“So there is aid on its way as well to local governments,” Larsen said. “There’s still a long way to go on the recovery but help is indeed on the way for San Juan County and Northwest Washington.”
During his joint address to Congress on April 28, President Joe Biden used the term “jobs” 43 times, according to Larsen.
“We’re trying to put people back to work as well,” Larsen said. “Creating well-paying jobs will continue to be a focus of mine and this Congress.”
The American Jobs Plan is an FDR-like investment in the nation’s infrastructure, Larsen explained.
“We have the chance to make that investment so we end up with a learner and cleaner transportation system,” Larsen said.
Earmarked in the plan is a proposal to create a multimodal trail from Friday Harbor to Zylstra Lake. The other is to fund the construction necessary to relocate MacKaye Harbor Road to keep it from falling into the sea.
“We’re really happy to be able to support those projects,” Larsen said. “No promises, right. It’s a process now, it’s been submitted and we’re going to work hard to get these to the top of the list in the final bill.”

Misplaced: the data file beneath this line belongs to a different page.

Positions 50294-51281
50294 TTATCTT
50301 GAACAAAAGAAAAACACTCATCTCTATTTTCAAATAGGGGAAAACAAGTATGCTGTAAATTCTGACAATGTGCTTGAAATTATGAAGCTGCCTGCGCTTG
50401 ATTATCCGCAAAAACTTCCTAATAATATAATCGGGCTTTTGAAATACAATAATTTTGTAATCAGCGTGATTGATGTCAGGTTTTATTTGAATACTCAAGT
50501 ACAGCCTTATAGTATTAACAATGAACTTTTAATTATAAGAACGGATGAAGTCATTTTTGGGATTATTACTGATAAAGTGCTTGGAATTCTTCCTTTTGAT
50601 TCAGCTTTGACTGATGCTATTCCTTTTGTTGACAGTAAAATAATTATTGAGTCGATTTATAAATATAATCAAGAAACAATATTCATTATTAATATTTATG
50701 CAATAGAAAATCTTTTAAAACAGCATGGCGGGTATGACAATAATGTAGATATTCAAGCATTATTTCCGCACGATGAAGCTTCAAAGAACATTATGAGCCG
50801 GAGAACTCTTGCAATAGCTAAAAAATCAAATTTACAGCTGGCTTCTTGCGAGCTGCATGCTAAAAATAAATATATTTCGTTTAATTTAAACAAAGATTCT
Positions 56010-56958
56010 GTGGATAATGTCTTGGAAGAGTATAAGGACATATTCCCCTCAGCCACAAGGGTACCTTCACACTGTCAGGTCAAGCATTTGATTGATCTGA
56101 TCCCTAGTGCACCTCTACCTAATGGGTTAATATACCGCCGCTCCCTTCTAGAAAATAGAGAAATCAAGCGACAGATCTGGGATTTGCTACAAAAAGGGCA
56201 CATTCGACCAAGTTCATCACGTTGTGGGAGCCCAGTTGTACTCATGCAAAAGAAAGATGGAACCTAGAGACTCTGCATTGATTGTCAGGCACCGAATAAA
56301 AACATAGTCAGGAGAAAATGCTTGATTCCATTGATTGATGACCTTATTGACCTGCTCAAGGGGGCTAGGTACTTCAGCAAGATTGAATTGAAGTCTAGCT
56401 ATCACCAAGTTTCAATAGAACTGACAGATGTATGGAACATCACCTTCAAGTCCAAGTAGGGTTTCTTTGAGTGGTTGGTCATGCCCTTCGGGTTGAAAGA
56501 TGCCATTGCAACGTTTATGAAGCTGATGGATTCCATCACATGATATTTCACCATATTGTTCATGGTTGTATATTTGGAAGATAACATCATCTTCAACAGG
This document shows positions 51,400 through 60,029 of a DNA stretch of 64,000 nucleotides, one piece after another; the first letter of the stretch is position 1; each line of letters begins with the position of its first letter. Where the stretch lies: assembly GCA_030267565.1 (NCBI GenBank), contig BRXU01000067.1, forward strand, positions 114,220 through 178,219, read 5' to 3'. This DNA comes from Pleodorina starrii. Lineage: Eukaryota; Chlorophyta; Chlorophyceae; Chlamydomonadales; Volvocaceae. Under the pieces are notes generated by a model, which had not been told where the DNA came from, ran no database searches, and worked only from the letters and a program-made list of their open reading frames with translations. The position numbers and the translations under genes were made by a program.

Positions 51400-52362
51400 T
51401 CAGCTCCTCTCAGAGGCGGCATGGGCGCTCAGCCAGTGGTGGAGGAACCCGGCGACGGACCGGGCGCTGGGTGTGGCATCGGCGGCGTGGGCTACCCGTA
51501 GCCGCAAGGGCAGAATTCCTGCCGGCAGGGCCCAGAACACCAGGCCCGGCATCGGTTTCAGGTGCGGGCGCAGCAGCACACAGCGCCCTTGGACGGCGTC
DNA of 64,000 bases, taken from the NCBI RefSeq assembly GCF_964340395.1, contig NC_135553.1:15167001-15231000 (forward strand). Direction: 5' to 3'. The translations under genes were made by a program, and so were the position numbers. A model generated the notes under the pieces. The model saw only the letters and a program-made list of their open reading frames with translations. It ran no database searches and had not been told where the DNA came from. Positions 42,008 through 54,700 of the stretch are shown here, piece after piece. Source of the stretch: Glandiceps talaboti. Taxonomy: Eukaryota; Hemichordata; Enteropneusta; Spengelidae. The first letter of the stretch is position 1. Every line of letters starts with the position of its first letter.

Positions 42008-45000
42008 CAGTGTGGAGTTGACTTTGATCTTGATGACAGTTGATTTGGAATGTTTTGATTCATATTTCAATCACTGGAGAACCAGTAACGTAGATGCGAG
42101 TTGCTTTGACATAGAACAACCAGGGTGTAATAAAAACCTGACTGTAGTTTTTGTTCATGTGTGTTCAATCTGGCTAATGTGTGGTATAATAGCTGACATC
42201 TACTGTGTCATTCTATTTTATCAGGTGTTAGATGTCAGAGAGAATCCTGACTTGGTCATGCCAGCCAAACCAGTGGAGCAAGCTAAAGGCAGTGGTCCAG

Finances and volunteers
Streaming from his kitchen on Lopez, Stephens said he had just returned from the most recent mass-vaccination clinic on the island. He commended the county government and citizens for their ability to work together to ensure the COVID infection rate remained low. Additionally, he noted the low hospitalizations as a result of reduced infections and the fact the county has yet to have a resident die from the disease.
Fellow council member Christine Minney had remarked on how the islands’ response to the pandemic reminds you of why you live here, Stephens said, adding a thank you to volunteers.
As for upcoming federal financial assistance, Stephens explained how the pandemic pointed out gaps in the county’s broadband infrastructure. The council will be reviewing the money it is expected to receive from the federal government and will be discussing allocation in the weeks to come.
Unlike with the CARES act, local nonprofits the county helped to provide aid to last year will receive direct assistance from the plan.
“We know that through the new act that some of these things will be going directly to those organizations,” Stephens said. “As we learn through this pandemic, we are very happy it’s a direct allocation. The CARES money took way too long to roll out to jurisdictions and too short of time to use it. I think this program is much better because it’s going direct and we have longer to use it. So that we can do some of those improvements you’re talking about.”